Academic journal article Journal of Marriage and Family

Marital Dissatisfaction, Psychological Distress, and the Coping of Parents of Pediatric Cancer Patients

Academic journal article Journal of Marriage and Family

Marital Dissatisfaction, Psychological Distress, and the Coping of Parents of Pediatric Cancer Patients

Article excerpt

This study examines the marital satisfaction of 124 parents of pediatric cancer patients in relation to their psychological distress and coping preferences over a year. Results show that there was a significant increase in marital dissatisfaction for the group as a whole. Marital dissatisfaction was significantly and positively associated with psychological distress at 6 and 12 months, but not at diagnosis. Fathers appeared to be more self-oriented when they judged the quality of their marriage. Their marital distress was related to their own coping behavior, not to that of their partners. Mothers were more other oriented. Their marital distress was related to their partners' coping preferences, rather than to their own. Discrepancies in coping within couples were associated with marital distress in both partners.

Key Words: coping styles, parental marital dissatisfaction, pediatric cancer.

The diagnosis of cancer in a child has a devastating impact on both child and parents. The lifethreatening nature of the illness (40% of children do not survive their illness), invasive treatment, distressing side effects, uncertainty about survival, repeated hospitalizations that disrupt normal family routines, and changes in usual roles and responsibilities have implications not only for each family member, but also for the whole family system (Kazak,1994). Some studies show persistent psychological problems in parents one year after diagnosis, although the incidence of these problems declined significantly in the months following the diagnosis (Hoekstra-Weebers, Heuvel, Boskamp, Kamps, & Klip, 1996; Sawyer, Antoniou, Toogood, Rice, & Baghurst, 1993). Six and 10 years after diagnosis, parents were reported to cope well (Kupst et al., 1995). However, parents frequently complained about feelings of uncertainty and loneliness long after cessation of treatment (DongenMelman et al., 1995), and they continued to be concerned with the physical and mental development of their child and potentially fewer future opportunities (Greenberg & Meadows, 1992).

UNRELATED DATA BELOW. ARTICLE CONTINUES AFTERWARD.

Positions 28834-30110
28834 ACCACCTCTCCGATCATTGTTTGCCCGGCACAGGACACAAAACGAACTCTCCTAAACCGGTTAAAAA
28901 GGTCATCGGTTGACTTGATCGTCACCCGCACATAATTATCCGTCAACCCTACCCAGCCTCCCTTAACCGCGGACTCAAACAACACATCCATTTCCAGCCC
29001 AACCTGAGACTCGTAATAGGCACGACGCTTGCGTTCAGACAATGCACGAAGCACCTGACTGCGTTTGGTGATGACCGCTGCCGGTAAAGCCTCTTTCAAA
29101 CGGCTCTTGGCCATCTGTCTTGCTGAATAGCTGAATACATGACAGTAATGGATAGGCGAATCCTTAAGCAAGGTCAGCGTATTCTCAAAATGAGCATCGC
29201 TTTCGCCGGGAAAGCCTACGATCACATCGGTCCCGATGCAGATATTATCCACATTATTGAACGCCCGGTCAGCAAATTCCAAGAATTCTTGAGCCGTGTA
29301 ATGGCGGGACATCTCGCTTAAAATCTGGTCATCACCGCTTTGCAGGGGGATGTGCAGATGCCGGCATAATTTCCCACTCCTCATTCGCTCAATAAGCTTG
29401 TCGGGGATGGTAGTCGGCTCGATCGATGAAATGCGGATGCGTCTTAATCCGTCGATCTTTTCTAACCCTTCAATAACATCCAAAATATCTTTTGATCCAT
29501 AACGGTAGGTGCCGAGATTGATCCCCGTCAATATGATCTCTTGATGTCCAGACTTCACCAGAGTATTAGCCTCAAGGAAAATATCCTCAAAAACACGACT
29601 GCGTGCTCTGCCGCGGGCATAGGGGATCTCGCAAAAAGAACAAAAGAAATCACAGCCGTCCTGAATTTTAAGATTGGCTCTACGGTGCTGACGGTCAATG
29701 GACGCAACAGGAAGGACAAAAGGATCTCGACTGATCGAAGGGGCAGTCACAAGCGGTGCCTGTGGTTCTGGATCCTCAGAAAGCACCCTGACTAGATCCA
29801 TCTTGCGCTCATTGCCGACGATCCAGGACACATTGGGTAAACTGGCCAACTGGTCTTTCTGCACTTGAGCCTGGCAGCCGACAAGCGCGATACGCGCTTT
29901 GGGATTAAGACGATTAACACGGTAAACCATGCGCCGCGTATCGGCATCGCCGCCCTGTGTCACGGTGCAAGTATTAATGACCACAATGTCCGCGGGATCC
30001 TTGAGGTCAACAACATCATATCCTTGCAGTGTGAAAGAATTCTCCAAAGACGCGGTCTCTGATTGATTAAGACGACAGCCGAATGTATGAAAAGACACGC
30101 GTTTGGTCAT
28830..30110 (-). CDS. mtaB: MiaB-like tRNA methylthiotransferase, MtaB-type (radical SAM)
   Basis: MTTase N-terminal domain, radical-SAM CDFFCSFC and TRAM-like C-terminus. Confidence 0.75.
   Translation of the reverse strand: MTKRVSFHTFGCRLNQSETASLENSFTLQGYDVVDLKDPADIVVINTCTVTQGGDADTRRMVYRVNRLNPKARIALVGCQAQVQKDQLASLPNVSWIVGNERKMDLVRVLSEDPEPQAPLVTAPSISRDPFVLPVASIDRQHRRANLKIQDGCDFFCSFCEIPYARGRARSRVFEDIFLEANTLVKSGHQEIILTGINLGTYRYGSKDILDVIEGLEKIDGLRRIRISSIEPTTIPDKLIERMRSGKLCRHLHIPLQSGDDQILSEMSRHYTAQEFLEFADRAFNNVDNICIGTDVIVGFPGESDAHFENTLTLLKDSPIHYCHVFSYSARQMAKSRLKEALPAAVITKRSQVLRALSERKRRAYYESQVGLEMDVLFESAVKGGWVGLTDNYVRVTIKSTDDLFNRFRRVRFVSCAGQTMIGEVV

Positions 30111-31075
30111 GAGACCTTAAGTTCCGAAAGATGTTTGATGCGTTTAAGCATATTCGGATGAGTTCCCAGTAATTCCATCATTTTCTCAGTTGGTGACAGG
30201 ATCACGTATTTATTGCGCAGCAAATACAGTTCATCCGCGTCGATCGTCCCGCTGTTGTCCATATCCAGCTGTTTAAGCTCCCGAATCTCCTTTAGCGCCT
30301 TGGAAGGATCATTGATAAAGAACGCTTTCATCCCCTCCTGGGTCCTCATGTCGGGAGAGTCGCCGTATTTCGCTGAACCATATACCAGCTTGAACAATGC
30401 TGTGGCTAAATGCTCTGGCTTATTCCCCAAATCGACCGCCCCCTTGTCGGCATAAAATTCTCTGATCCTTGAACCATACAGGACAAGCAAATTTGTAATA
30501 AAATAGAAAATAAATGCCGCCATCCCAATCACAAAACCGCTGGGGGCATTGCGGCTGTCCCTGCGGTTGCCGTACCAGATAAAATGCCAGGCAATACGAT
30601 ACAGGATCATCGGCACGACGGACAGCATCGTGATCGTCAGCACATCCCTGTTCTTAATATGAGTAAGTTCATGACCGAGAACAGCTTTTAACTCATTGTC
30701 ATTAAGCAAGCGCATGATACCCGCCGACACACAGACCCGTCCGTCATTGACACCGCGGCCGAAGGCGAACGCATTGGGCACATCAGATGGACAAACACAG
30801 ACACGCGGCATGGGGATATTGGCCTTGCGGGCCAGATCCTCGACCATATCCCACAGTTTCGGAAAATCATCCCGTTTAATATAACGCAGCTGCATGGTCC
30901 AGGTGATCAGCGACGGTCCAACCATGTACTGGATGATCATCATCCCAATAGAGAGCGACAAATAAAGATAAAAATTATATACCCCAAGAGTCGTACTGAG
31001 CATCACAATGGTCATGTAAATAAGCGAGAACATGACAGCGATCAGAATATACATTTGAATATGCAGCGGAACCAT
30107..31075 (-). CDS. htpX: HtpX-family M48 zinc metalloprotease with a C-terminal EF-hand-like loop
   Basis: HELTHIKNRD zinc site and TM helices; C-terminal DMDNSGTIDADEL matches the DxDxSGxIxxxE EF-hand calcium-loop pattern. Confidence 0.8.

Cancer in a child affects both parents, and, in coping with this event, parents may need each other for support (Barbarin, Hughes, & Chesler, 1985). Therefore, the quality of the marital relationship is important. Two studies, using interviews and observations found that marital satisfaction remained unchanged-or even increasedand that family cohesion was strengthened by experiences with childhood cancer (Barbarin et al., 1985; Kupst & Schulman, 1988). Other studies, using standardized questionnaires, reported a higher percentage of parents who indicated marital distress shortly after diagnosis than is normal in the general population (Dahlquist et al., 1993; Fife, Norton, & Groom, 1987).

Kupst and Schulman (1988) reported that overall family coping was positively related to the quality of the marital relationship. Coping in their study refers to the psychosocial adaptation of the family to the illness of the child. In the process of adaptation, the actual coping strategies that parents use to manage the stress of the diagnosis and treatment of their child are important, according to Lazarus's theory (1993) of stress and coping. Coping behavior may assume a mediating role between this stressful event and parental psychological functioning. The coping strategies of each parent are likely to affect the marital relationship. Koocher and O'Malley (1981) suggest that marital difficulties arise when partners use different coping styles or when partners use coping styles in a dissynchronic way (Adams-Greenly, 1986). However, there is little information on the association between coping styles and marital discord. We found only two studies that investigated this. One reported a positive association between marital quality and complementarity (one parent using a strategy a great deal; the other, not very much) in problemfocused coping and symmetry in emotion-focused coping (Barbarin et al. …

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